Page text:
Record companies are fighting back against illegal CD copying - but is it a losing battle? LOUISA CLEAVE reports.



Michael Glading knew it was time to tackle CD piracy when his 12-year-old daughter told him prices at her intermediate school were falling from $10 to $5 each.



The managing director of Sony Music tells another story which made him realise CD copying, or "burning", had become epidemic - a child's birthday party where copied CDs were included in gift bags made up by the parents.



Within a month of hearing these anecdotes, Mr Glading, who is also president of the Recording Industry Association, had convinced his colleagues they needed to act fast.

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The record companies banded together, got local musicians on board and hired a PR firm to launch a $250,000 education campaign, highlighting the damage copying could cause to struggling musicians and the local music industry.



It is not the first crackdown on copying - remember the "don't tape tapes" message of the 1970s? - but the industry says it is vital for the long-term survival of Kiwi musicians.



"Burning" has created a black market in pirate CDs in schools and, increasingly, at weekend markets.



The hardware - a CD writer costing $325 to $500 - is attached to a computer and records data stored on the computer hard drive.



The legitimate use of a CD writer is to keep backup files of work, but the most common use is to digitally copy music from original CDs, websites, or via file-sharing programmes such as Napster, which itself has run into trouble with international record companies.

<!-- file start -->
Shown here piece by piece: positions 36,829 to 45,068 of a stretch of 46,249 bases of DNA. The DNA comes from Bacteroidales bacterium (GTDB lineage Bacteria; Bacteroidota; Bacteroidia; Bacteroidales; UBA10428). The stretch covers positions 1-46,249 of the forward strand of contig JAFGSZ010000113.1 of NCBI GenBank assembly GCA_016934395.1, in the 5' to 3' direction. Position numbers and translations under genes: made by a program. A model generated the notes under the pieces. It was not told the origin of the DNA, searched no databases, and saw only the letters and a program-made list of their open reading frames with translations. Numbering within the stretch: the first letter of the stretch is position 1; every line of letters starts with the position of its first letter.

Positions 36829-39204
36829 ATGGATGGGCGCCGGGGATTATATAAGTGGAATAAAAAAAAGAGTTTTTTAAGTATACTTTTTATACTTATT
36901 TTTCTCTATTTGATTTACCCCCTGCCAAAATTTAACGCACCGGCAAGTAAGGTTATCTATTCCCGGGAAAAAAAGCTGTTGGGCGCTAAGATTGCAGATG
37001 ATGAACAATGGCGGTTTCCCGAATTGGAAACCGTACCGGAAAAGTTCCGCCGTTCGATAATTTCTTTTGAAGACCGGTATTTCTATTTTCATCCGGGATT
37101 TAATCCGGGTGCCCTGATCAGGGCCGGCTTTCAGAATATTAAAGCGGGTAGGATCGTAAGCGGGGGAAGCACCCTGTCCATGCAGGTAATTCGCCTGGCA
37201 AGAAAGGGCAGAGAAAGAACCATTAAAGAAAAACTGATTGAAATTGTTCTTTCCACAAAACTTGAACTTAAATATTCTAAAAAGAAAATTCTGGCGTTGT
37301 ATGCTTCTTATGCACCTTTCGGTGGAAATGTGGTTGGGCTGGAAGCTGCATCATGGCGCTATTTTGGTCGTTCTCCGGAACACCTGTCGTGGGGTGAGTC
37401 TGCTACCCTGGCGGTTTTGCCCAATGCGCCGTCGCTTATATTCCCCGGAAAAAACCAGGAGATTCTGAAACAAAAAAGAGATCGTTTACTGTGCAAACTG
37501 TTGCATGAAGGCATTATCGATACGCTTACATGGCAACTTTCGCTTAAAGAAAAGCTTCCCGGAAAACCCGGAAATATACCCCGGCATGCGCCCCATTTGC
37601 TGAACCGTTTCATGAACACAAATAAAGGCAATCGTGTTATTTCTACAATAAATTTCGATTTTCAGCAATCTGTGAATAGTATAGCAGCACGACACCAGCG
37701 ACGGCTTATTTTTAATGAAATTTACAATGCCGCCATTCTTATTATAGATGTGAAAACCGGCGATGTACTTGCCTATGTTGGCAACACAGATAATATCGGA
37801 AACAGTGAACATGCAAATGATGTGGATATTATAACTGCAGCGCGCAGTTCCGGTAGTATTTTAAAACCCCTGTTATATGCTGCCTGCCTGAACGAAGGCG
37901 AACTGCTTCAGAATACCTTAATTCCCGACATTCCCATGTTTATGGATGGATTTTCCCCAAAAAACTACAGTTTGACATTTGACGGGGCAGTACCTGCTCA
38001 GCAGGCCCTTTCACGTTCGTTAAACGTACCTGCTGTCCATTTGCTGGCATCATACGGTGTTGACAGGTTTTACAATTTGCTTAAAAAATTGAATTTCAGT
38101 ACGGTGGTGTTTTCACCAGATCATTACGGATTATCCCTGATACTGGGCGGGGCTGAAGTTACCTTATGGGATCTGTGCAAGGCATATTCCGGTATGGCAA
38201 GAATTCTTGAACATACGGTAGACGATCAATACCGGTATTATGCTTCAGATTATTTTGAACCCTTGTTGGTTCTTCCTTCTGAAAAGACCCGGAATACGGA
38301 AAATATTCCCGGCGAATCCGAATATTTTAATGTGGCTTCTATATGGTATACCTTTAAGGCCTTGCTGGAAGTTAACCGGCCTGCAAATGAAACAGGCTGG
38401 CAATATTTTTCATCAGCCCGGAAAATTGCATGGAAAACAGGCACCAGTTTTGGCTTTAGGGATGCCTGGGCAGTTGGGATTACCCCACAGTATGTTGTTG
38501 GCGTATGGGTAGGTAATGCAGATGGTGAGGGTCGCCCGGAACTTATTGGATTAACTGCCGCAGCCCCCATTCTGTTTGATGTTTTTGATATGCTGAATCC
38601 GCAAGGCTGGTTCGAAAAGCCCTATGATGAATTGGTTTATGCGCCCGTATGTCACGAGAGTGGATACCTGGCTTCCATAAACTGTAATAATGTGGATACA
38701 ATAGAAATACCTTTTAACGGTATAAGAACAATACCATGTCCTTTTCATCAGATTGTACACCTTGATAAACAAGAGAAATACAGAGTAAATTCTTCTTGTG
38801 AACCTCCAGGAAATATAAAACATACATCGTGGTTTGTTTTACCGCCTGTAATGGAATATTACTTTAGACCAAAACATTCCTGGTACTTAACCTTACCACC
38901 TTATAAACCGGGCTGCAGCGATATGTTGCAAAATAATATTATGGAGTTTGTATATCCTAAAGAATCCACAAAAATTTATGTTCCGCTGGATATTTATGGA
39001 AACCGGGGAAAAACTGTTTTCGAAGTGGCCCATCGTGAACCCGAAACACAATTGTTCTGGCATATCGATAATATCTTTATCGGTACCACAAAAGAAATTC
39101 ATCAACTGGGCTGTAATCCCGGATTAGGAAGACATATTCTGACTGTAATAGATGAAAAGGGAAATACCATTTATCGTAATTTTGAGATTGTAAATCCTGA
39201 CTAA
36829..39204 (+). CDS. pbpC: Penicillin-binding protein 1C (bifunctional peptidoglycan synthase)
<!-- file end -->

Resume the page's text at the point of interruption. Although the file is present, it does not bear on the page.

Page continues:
CDs can be played on any computer with a CD-Rom (Read Only Memory), and can be downloaded on to the computer hard drive using readily available software, such as Windows Media Player.



The "data" can then be copied on to a blank disc, priced as low as $2 if bought in bulk, using the CD writer.



The other form of burning is on CD-R machines, which act in the same way as a double cassette deck - one drive plays the CD and the other records it. Song by song recording has to be done in "real time" but entire albums can be burnt off in 20 or so minutes.

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These machines cost more - $800 to $900 - and require higher-quality blank audio discs.



The music industry says the practice is rife among teenagers. They sell copies of popular music to their mates at cut-price rates of $5 to $10 for an album that would retail for up to $35.



A North Shore teenager the Herald spoke to said video games were the hot item at his school.



Children are buying copies of PlayStation games - such as Final Fantasy 9, Grand Theft Auto 2, and Grand Turismo 2 - normally worth $100 each for as little as $5. One of his friends has a library of 50 copied games, worth $5000 from a shop.



But adults are also doing it. Like the professional who compiles CDs of dance tracks downloaded from internet music sites and sells them for $20 a pop to nightclub DJs.



"While it appears that much of the CD piracy can be attributed to younger age groups, no one music type is immune," says Mr Glading.